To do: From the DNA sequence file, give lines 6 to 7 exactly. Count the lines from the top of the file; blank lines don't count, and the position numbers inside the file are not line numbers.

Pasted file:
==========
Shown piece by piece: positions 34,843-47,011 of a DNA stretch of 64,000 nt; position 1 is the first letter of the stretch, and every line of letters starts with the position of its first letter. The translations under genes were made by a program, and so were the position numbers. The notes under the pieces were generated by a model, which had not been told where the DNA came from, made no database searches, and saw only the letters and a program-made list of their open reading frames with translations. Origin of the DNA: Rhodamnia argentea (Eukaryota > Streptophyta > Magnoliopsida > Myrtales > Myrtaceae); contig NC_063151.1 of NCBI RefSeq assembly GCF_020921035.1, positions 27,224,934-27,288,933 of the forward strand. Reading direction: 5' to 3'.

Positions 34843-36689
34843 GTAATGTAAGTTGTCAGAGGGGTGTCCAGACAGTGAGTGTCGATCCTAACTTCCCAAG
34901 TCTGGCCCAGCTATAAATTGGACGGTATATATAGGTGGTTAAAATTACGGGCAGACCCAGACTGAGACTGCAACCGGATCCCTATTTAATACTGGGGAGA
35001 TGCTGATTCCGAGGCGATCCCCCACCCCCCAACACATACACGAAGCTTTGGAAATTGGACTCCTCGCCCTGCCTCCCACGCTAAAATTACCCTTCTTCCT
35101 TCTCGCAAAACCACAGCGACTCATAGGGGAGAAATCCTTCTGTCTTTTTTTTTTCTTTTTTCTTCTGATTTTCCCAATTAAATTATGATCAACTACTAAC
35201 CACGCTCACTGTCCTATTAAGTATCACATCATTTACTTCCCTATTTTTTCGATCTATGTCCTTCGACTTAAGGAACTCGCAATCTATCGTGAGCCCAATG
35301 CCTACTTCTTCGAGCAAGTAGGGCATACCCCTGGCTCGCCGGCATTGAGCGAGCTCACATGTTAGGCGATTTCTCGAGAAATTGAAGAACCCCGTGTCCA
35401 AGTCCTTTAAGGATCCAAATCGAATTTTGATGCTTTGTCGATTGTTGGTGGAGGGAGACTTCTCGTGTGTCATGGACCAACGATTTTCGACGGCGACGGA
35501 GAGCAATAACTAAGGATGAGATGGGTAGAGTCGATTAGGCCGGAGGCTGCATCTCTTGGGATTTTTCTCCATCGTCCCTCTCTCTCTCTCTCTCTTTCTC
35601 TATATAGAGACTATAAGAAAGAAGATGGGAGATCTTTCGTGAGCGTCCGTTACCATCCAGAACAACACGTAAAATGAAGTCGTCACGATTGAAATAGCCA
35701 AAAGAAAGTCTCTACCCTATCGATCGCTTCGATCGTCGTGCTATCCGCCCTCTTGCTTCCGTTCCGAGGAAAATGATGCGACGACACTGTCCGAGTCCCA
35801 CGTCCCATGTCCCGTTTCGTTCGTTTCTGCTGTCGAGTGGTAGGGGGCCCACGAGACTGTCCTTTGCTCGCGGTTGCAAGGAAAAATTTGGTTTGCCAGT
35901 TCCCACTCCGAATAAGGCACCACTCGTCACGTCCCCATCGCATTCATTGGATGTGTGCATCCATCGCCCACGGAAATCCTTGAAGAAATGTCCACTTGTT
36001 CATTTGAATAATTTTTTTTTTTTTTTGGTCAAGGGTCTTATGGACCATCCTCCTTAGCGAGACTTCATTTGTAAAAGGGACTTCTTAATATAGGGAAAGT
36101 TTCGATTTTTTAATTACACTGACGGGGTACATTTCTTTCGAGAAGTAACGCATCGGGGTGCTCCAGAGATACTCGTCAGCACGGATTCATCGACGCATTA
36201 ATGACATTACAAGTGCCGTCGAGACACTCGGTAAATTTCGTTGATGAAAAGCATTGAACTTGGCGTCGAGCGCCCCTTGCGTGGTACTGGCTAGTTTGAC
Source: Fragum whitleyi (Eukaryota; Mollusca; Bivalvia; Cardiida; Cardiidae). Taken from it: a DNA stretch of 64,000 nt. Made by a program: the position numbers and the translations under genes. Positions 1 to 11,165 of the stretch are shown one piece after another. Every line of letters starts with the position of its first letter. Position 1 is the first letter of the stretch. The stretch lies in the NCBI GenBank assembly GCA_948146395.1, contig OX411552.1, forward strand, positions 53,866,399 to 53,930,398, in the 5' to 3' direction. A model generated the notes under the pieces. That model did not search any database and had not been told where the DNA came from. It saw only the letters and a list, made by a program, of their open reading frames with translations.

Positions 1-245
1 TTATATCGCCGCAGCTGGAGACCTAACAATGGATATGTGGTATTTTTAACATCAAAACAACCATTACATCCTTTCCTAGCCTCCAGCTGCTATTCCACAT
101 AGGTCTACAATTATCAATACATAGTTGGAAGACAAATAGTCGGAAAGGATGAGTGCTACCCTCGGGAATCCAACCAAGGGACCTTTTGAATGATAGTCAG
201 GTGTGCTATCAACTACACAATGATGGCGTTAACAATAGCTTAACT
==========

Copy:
35101 TCTCGCAAAACCACAGCGACTCATAGGGGAGAAATCCTTCTGTCTTTTTTTTTTCTTTTTTCTTCTGATTTTCCCAATTAAATTATGATCAACTACTAAC
35201 CACGCTCACTGTCCTATTAAGTATCACATCATTTACTTCCCTATTTTTTCGATCTATGTCCTTCGACTTAAGGAACTCGCAATCTATCGTGAGCCCAATG